The book rates its wines in terms of price on a scale of one to five stars. One star means it costs less than $40 (or at least it does in England, where the book was written and published), and five stars means it costs more than $270.
I ran through the U.S. prices of every bottle in the book online, typically using wine-searcher.com, which finds distributors around the world who carry a wine and determines the average price of each one. When possible, I searched specifically for the vintage shown in the picture of the wine used in the book.
Admittedly, it was an imperfect system. A wine that was only available in, say, Tokyo, and cost $70 there would presumably cost significantly more for me to snag a bottle.
Still, I was pleasantly surprised to see how many wines on the list cost less than $40. Twenty-nine of them do, which sounded great until I remembered that I have spent more than $40 retail on a bottle of wine only one time in my life.
It was excellent. It had a full-bodied redness with notes of wine.
I still talk about the time I spent $17 on a glass of pinot noir; actually, it was so sublime I spent $34 on two glasses. This was at least 15 years ago, when $17 for a single glass of wine was considered outlandish. It was kind of high for an entire bottle at a store.
And in my world, it still is. When I buy a bottle of wine, which I don’t do that often, I rarely shell out 17 bucks for it. My palate is just not educated enough, and I want to keep it that way. Appreciating wine can be a very expensive hobby.
That bottle of 2010 Chateau Margaux, for instance, will set you back about $1,150. That’s businessman money, not employee money, and that’s not even the top price for a wine in the book. A bottle of Le Chambertin, Domaine Armand Rousseau sells for $2,350.
And a bottle of 2013 La Romanée, Domaine du Comte Liger-Belair — this is a single bottle we are talking about, a mere 750 ml — costs an average of $3,902. Plus tax.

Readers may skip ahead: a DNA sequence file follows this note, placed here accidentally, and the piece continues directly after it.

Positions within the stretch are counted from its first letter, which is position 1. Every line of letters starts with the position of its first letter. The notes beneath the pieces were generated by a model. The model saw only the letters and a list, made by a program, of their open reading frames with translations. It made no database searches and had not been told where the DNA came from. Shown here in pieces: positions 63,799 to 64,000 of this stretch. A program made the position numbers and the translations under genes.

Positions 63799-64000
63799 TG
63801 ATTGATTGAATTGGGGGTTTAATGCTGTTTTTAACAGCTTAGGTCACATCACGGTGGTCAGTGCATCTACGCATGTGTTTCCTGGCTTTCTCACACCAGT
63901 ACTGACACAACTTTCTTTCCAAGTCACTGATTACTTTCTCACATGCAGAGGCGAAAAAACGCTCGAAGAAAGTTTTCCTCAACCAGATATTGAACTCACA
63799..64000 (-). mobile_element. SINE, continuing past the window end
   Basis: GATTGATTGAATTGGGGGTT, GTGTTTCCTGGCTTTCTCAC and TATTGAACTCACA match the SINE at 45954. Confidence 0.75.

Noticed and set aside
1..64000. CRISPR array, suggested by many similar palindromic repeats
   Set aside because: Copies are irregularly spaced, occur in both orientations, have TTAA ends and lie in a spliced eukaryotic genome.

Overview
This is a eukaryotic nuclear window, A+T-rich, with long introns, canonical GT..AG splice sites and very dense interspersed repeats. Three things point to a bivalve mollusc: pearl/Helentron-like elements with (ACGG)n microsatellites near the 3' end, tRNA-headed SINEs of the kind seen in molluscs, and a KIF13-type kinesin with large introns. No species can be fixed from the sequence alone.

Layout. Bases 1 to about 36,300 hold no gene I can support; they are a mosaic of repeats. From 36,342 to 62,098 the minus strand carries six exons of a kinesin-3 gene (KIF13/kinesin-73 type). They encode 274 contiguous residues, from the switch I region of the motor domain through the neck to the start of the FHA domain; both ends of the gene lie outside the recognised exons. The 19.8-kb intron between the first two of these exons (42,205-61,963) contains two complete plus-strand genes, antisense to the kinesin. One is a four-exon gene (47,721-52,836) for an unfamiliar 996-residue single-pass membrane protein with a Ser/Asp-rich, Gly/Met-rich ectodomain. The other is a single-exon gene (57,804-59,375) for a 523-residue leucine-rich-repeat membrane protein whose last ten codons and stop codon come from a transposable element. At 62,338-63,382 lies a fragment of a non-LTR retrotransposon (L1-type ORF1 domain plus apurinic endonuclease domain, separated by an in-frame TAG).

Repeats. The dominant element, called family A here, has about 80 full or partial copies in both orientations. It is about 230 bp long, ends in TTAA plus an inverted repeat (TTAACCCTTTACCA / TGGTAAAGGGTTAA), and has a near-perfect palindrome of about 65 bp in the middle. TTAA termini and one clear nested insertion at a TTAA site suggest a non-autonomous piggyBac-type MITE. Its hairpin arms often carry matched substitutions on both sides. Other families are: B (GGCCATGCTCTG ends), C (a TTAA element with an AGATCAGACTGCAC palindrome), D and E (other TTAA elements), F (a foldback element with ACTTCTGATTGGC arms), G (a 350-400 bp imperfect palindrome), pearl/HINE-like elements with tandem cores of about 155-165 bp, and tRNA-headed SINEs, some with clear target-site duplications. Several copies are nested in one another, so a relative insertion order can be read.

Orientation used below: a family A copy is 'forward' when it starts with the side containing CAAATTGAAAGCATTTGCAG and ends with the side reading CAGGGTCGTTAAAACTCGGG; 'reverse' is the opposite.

This is a wine I’m supposed to try before I die? It’s more than my car is worth.
That is when I wondered how much it would cost to actually try each of these 101 wines I’m supposed to try before I die.
I did the math. The total is about $26,500. That’s just for liquid that you drink.
I understand that great wine can be transcendent, I really do. That $17 glass of pinot noir I had (or rather, those $17 glasses) was almost like a religious experience. I had never before — or since — had wine that so spectacularly enhanced the flavor of the food I was eating. It was magical.
So I decided to sample one, just one, of the 101 wines I need to try before I drop down dead.
But saying I’m going to do that turns out to be actually harder than doing it. I searched online for all 29 of the specified wines that cost less than $40, and not one is available in the area (though the Tempier Bandol Rosé, which sells for $39.99, is expected to be at Total Wine & More in June).
What I did find for $18 at the Wine & Cheese Place was a bottle of Tio Pepe Palomino Fino sherry, which is not the same thing as the book’s specified Tio Pepe En Rama Fino sherry. But in what the book calls a “pauper substitute,” it says that, if you don’t know Fino sherry, any Tio Pepe is a good place to start.
I’m trying it now — out of a plastic cup, incidentally. It’s quite dry for sherry, yet still a bit fruity and nicely crisp. It has a full-bodied whiteness, with notes of wine. It is light and delicate when served chilled, but frankly, I think I like amontillado sherry better.
That’s one down, one hundred to go.